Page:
Kallitype chemicals, developer temperature

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philsweeney

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Using Sandy King's paper on Kallitypes as a guide and Dick Arentz's book on pt/pd printing. Should the sensitizer solutions be mixed at room temperature (70 deg F) or hotter and are there any problems mixing these? What should the temperature of the developer be?
 

clay

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Are you talking about mixing the ferric oxalate and the metal salt together just prior to coating? If so, room temperature is fine, unless you are trying to use a super saturated metal salt such as potassium chloropalladite or cesium choloropalladite. Both of these metals will need to be warmed to about 100 degrees to completely go into solution. i don't know a lot of people who use either one for precisely that reason. (Although cesium chlorpalladate gives a unique straw golden color to a DOP palladium prints that can be quite arresting and unusual. Double coating is necessary to prevent solarization, however)

If you are talking about mixing the constituent solutions from powder form, then yes, heating the distilled water to about 120 degrees will help get the powdered FO and metal salts into solution.
 
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philsweeney

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Thanks Clay. That answered the question about FO and the silver nitrate. The sodium citrate as a developer is used at what temperature?
 

clay

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I am not familiar with the sodium citrate used in kallitype. I know that those of us using potassium oxalate for palladium and platinum use it anywhere from room temperature to 160 degrees and higher. The higher the temperature, the warmer the print tone. I don't know if this is advisable with the sodium citrate. I would guess that anywhere from 70-90 degrees F would certainly be a reasonable place to start. Maybe Sandy will chime in with his experience with sodium citrate.....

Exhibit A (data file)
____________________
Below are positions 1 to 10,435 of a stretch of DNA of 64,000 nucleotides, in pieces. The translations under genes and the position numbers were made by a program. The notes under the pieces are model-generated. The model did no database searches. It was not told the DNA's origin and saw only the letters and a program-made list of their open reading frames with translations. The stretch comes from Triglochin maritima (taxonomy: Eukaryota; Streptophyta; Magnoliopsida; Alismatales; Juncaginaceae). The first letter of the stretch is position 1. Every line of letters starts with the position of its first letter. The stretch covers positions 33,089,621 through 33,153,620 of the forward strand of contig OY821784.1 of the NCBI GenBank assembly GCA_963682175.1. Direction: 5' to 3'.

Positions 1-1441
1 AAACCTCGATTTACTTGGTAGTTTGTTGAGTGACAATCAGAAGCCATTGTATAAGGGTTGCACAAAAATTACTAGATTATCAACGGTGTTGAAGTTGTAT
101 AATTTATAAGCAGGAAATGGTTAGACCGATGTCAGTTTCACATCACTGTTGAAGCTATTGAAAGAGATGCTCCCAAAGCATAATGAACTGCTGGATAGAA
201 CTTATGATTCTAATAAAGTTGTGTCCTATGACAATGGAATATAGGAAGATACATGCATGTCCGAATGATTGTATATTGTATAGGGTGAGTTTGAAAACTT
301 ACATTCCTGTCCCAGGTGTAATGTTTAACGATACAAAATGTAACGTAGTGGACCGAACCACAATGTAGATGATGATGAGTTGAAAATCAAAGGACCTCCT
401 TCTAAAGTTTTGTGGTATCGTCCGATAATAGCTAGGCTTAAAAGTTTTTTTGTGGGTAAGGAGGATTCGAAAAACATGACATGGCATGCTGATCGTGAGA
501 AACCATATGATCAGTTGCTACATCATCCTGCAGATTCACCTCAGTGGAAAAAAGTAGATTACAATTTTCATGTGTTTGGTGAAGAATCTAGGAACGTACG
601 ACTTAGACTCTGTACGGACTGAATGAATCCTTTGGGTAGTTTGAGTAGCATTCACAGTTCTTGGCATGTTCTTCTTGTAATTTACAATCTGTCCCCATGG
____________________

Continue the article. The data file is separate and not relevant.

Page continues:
sanking

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Phil,

As Clay said, the ferric oxalate (20% solution) and metal salt (10% silver nitrate solution for kallitype) can be mixed at room temperature.

I use sodium citrate at room temperature with kallitype. There is really no reason to bother to use it at a higher temperature, as you might want to do with palladium printing to get a warmer tone, because with kallitype the color and warmth of the imge comes from toning, not from development.

BTW, it takes ferric oxalate a long time to go into solution. After you mix it you might want to put the solution (in a tightly closed bottle of course), in a hot water bath at about 130 degree F and give the bottle a shake every fifteen minutes or so. If you just mix it at room temperture and leave it standing around it might take overnight or even longer for the FO to go into solution. Silver nitrate, on the other hand, goes into solution readily.







If
 
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